Tuesday, May 18, 2010

Republicans Vote to Lay Off More Cops and Fire Fighters

Let's just call it what it is, shall we? When you use the term "revenue sharing", people don't seem to understand what that really means here on the ground - and what it means is that your community will be less safe, your home and family possibly put at risk, your insurance may increase, all to satisfy the insatiable greed of a group of people who put party ideology before the welfare of the citizens of this state.

Sure wish the mayors and other city leaders would get together and revolt against Lansing. Or at least, acknowledge that it is the Republicans who are insisting that these cuts should happen. Of course, as soon as Dillon rolls over again for the Republican demands, it will be a "bipartisan" problem - and the Democrats will once again get blamed.

The movie starts all over again in 3... 2... 1...

Michigan's local governments would lose about 4 percent of their state tax revenue sharing payments under a bill passed by the Republican-led state Senate.

The bill passed 21-17 today mostly along party lines would cut payments starting Oct. 1. Democrats including Gov. Jennifer Granholm want to keep the revenue sharing payments at least even with current levels.


Officials with local governments have said continued revenue sharing cuts would worsen their finances and likely lead to reduced services including more layoffs of police officers and firefighters.

You ain't seen nothing yet. Since this legislature won't lift a finger to address our inadequate tax structure, chronic budget deficits are what we are going to get for years to come - even as our economy starts to grow again. Speaking with the Business Leaders yesterday, our non-partisan fiscal experts painted a bleak picture:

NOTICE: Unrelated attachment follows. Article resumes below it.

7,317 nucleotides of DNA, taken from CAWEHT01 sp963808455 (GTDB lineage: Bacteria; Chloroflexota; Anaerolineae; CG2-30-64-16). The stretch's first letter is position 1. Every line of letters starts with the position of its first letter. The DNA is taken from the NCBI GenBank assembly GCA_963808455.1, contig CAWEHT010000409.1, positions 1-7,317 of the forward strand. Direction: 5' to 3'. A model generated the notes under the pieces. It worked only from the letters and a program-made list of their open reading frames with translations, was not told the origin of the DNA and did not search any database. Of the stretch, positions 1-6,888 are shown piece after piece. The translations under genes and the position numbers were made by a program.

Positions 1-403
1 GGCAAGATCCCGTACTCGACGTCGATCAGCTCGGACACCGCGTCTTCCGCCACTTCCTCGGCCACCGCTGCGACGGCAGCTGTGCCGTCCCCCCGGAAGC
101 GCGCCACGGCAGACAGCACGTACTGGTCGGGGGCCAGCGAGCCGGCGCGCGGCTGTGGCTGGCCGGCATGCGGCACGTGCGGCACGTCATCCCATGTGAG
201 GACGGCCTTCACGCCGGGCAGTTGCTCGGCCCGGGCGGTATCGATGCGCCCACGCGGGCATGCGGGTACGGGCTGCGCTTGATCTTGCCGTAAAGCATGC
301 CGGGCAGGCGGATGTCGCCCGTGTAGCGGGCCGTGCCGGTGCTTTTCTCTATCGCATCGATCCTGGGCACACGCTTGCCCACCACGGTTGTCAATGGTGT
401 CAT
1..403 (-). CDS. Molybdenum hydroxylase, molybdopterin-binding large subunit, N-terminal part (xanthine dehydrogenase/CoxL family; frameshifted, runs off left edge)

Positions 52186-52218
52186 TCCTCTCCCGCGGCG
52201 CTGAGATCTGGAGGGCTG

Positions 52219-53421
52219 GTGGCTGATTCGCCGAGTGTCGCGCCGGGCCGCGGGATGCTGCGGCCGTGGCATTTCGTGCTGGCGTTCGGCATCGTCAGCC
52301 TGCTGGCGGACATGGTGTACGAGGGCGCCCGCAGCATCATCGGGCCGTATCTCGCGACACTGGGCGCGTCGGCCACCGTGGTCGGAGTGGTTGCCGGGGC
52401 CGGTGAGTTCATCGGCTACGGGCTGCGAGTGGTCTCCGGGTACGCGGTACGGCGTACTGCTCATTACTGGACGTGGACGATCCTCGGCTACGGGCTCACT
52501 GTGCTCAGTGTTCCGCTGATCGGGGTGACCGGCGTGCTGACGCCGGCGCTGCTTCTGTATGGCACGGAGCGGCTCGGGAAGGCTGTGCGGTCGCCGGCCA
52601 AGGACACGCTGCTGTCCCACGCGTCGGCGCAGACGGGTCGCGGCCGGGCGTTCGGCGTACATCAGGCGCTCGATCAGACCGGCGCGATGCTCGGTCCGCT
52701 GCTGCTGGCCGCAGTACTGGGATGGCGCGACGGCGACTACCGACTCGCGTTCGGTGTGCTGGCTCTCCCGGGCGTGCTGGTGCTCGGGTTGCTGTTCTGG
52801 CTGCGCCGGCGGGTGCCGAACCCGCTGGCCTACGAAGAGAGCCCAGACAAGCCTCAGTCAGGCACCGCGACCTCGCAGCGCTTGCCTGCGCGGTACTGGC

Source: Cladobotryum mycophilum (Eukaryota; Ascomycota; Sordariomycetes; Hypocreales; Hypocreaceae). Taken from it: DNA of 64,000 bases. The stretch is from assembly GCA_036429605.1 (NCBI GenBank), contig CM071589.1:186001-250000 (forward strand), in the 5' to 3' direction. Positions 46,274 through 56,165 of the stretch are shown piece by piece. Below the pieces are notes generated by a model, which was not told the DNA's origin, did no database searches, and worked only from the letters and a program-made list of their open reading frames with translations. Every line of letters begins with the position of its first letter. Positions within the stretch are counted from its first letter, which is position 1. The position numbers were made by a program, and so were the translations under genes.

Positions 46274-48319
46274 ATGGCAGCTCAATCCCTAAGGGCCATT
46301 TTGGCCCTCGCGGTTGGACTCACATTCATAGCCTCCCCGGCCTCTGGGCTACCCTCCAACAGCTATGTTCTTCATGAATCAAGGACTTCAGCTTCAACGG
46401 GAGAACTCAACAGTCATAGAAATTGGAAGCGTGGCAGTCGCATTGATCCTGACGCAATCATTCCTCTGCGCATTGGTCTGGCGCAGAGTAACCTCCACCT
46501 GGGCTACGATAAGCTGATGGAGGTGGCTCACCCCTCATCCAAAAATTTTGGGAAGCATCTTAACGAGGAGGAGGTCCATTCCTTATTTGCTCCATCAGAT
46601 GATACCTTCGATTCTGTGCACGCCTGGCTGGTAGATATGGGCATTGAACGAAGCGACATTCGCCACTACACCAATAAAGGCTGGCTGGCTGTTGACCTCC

Gary Olson, director of the Senate Fiscal Agency, projected with annual growth at 3 percent, the state will face a $1.2 billion, or 13 percent imbalance, in the 2012 budget year; a $1.6 billion, or 17 percent shortfall, in the 2103 fiscal year; and a $1.8 billion, or 19 percent deficit, in the 2014 budget year.

"What is clear to me is the current budget is not sustainable," Olson said. "There must be massive changes to the revenue side of the equation and spending side as well."

Added Mitchell Bean, director of the House Fiscal Agency: "Even in moderate recovery, we will still have to cut the budget or find revenue somewhere else."

If schools, universities and city officials are struggling with the cuts we are seeing now... just wait. It can and will get worse, especially if the Republicans get their way. Not only has every Republican gubernatorial candidate suggested that "more tax cuts" are the answer to our problems, they, for the most part, willingly admit that they will throw people off of health care to cut the budget. The schools will be on the list too, even though they won't say that now. To top it off, whoever gets to deal with this mess will be stuck with a bunch of new legislators that won't know what the hell they are doing.

The 2011 Legislature will be ill equipped to deal with the crisis, experts said, because term limits will take a huge bite out of legislative experience. There will be 50 to 60 new House members next year and more than 100 with less than two years on the job, and at least 30 new Senators who will have this problem dropped in their laps.

"There seems to be no appetite to raise revenues (taxes) or to cut the budget, either," Bean said. "That is the problem."

Then it's time to hold the leaders of the chambers accountable. Right now. There is a perfectly good budget plan on the table from the governor that would not only hold schools and cities harmless, but give business a tax cut and the elimination of the MBT surcharge as well. Dillon and Bishop are choosing to leave a flaming train wreck for the next legislature to address - and that in itself should disqualify the both of them from future political office.

Enough is enough. Who will stand up for our state?

UPDATE: The Senate Dems tried, anyway. Here is a bit more on the cuts from their release.

Senate Democrats stood up for Michigan workers, police officers and fire fighters today and voted against the Senate Republicans’ budget proposals that cut $4.5 million from No Worker Left Behind, $46.1 million from the 21st Century Jobs Fund and 4% from local revenue sharing as part of the Department of Energy, Labor and Economic Growth (DELEG) and General Government budgets. Senate Democrats also opposed the Senate Republicans’ Department of Transportation budget that cuts public transportation and specialized services for the elderly and disabled.

The elderly and disabled - seems to be the Republicans favorite target, other than the kids.